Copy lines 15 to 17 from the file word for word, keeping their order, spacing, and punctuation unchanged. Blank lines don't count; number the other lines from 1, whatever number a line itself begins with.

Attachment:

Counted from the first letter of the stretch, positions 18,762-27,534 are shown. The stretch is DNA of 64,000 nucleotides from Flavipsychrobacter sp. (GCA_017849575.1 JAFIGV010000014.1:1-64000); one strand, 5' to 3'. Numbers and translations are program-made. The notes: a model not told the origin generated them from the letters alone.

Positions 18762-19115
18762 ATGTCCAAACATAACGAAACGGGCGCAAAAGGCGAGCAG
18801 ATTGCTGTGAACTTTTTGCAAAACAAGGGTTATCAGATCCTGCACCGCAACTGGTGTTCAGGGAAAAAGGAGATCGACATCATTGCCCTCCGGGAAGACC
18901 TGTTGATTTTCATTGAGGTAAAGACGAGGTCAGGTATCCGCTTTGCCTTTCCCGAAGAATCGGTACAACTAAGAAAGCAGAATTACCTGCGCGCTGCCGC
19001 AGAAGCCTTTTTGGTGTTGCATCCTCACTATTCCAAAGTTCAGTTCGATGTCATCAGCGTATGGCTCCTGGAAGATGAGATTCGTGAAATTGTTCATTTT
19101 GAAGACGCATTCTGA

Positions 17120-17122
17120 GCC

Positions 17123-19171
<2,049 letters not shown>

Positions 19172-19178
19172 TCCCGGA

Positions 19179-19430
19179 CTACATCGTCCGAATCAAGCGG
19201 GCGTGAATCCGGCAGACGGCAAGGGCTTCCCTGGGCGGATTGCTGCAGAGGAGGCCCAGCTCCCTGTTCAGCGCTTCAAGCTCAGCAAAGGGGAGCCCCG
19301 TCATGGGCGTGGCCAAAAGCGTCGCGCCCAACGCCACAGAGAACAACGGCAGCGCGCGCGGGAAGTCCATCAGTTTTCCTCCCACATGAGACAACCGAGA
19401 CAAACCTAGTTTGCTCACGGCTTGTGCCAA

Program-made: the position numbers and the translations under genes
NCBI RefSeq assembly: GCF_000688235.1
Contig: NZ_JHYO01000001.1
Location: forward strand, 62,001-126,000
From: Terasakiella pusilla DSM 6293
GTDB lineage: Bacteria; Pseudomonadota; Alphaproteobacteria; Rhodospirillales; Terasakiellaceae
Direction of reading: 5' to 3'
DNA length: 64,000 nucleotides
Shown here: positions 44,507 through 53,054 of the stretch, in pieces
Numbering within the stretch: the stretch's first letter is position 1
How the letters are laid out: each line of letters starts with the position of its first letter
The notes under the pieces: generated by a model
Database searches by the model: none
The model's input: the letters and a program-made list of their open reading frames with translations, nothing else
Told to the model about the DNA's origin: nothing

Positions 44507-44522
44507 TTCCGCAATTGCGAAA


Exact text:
19179 CTACATCGTCCGAATCAAGCGG
19201 GCGTGAATCCGGCAGACGGCAAGGGCTTCCCTGGGCGGATTGCTGCAGAGGAGGCCCAGCTCCCTGTTCAGCGCTTCAAGCTCAGCAAAGGGGAGCCCCG
19301 TCATGGGCGTGGCCAAAAGCGTCGCGCCCAACGCCACAGAGAACAACGGCAGCGCGCGCGGGAAGTCCATCAGTTTTCCTCCCACATGAGACAACCGAGA